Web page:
While the extra money for Wales is welcome, this is a little more than a sticking plaster.

Theresa May’s plan to take Wales and the UK out of the single market will do untold damage to our economy. What’s clear is that we can’t have a strong economy and a hard Brexit.

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This entry was posted in News.


  • Eddie Sammon 8th Mar '17 - 2:44pm

    I’m very pleased that Tim Farron and Susan Kramer have criticised the self-employed tax hikes. Philip Hammond is wrong for the following reasons and I challenge any tax expert to disagree with me:

    He compares Class 4 NI directly to Employee plus Employer Class 1. This suggests Class 4 for an average worker should actually be 25.8% (13.8% employer plus 12% employee). This would be in addition to income tax at 20% and is clearly a non-starter. Currently Class 4 is 9% and rising to 10%.

    On limited companies: dividends are taxed less because they are paid net of Corporation Tax. The marginal tax rates (corporation tax – dividend tax) are the following:

    Basic rate: 26%
    Higher ate: 46%
    Additional rate: 50.48%

    Yes, the 26% rate is lower than the employed direct equivalent of income tax plus Class 1 employee NI, but remember there is no personal tax free allowance with corporation tax.

  • Laurence Cox 8th Mar '17 - 3:21pm

    It is unfortunate that what we have from Susan and Tim is a knee-jerk reaction. While increasing Class 4 NI is technically breaking a manifesto promise, white van man and people in the gig economy are likely to be better off through the abolition of Class 2 NI. They are also now eligible for benefits:

    The people who will be hit are those self-employed who earn above average: like lawyers, consultants, professional speakers, even video bloggers.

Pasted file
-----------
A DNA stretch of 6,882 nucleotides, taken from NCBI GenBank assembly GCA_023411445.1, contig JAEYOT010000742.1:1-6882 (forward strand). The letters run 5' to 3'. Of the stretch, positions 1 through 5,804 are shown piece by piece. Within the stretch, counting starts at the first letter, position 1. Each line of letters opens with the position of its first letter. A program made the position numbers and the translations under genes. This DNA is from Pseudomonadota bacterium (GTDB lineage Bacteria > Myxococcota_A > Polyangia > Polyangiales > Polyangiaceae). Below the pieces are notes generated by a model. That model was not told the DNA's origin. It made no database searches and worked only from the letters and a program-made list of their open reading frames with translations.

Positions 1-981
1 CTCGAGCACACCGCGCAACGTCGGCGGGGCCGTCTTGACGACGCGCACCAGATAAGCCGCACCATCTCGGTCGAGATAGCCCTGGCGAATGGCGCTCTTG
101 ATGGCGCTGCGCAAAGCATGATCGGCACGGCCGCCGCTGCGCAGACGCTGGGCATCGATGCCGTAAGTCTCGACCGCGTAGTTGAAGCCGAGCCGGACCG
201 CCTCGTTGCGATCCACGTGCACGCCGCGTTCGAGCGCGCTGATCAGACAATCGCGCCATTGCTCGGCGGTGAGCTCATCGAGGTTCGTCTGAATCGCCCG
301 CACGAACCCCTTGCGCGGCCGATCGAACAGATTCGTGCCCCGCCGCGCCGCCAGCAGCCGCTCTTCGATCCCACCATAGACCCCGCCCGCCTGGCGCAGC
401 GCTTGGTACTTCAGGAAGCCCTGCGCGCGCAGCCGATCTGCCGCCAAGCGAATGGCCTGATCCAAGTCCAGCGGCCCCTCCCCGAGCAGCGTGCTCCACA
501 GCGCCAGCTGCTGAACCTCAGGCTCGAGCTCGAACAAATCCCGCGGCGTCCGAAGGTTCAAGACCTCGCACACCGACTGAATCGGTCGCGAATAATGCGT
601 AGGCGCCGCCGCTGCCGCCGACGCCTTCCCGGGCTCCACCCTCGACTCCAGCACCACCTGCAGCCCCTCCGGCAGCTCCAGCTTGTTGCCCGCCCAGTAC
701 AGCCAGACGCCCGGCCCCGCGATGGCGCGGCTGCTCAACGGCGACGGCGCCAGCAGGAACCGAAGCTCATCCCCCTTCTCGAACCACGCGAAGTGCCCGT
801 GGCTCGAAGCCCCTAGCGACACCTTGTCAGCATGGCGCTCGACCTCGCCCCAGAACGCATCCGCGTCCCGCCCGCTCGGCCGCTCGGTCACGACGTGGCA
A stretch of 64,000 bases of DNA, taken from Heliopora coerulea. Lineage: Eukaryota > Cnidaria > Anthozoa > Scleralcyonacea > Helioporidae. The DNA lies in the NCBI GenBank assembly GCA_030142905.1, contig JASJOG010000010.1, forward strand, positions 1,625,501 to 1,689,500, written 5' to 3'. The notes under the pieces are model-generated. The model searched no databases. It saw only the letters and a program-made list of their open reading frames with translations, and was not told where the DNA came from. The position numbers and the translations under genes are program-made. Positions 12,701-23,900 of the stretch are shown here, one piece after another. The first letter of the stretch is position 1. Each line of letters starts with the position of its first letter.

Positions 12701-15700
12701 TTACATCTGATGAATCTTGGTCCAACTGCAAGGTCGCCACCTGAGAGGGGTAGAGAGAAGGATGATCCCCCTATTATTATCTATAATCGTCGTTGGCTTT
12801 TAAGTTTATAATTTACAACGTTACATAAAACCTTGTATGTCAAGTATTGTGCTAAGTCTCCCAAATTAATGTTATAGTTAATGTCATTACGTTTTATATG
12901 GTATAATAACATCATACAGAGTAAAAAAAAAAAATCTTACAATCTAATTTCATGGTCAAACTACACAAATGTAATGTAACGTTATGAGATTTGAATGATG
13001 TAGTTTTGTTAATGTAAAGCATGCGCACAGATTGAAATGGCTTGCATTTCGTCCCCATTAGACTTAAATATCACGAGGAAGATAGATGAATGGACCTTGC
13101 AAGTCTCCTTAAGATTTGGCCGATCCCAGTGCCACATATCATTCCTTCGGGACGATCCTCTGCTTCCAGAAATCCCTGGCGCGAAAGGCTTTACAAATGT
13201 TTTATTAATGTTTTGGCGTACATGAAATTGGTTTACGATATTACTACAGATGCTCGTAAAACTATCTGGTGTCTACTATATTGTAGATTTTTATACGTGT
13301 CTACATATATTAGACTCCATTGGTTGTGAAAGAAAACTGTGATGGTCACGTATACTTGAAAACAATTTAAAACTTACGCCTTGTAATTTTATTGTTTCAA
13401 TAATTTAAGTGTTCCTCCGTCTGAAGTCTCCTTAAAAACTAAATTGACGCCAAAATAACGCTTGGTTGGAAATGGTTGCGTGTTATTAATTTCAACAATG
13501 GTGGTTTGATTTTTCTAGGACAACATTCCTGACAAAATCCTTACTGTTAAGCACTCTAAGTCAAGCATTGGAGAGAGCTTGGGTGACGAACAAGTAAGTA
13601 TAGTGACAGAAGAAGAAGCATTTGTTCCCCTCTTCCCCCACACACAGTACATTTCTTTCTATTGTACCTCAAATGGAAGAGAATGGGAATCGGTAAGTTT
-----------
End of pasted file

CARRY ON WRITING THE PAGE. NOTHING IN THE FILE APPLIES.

• Eddie Sammon 8th Mar '17 - 3:29pm

    Laurence Cox, the problem is not the small increase in Class 4 but the way the chancellor portrayed being self-employed as a way to save a lot of tax. It isn’t. The driver for self-employment is employer’s hiring people on a self-employed basis so they save 13.8% employer’s NI and have to give them next to no rights. The person having to go self-employed because of this is the victim, not the tax dodger.

  • Well, it’s a lot less punitive than anything Osborne would have had up his sleeve.

  • @Laurence Cox

    Have you tried claiming benefits, they may theoretically be entitled to them but actually getting them, well that’s a whole different ball game. This government is good at giving you rights actually claiming them well lets say you will not be so lucky.

  • Laurence Cox 8th Mar '17 - 8:00pm

    @Frankie, Yes!

    @Eddie Sammon, There are many out there who have been doing very well from being self-employed with all the perks they get from HMRC. I don’t see why they should not be paying their fair share in taxes, even if you do. The self-employed are not just Uber drivers and the like, as the examples i gave illustrated.

  • @Eddie Sammon – “the problem is … the way the chancellor portrayed being self-employed as a way to save a lot of tax. It isn’t. “

    I agree, this simplistic labelling of an entire group of enterprising people, by a leading Conservative is troubling. But at least he is being consistent! in that HMRC are also further “tightening” the IR35 rules that impact those who operate as Ltd’s – but as yet the rules still give a green light to the style of engagement practices exercised by Pimlico Plumbers.

    What I find strange is the scrapping of Class 2 contributions, firstly, it was collected monthly and not annually in arrears and secondly this was a useful tool in distinguishing between “hobby self-employment” and serious self-employment and thus benefit entitlement. I therefore wonder if a hidden aspect of this measure is to make it even harder for those on very low self-employment incomes to actually qualify for benefits… Also I wonder if the change will make it more tax efficient, particularly for those of “independent means” to become self-employed and thus expense some outgoings that would otherwise be paid out of net income…

  • Eddie Sammon 8th Mar '17 - 9:30pm

    Laurence, of direct taxes the only perks we are talking about is a 3% NI saving. The Chancellor made out that being self-employed was the life of Riley and for that the Conservatives will suffer a bit at the ballot box.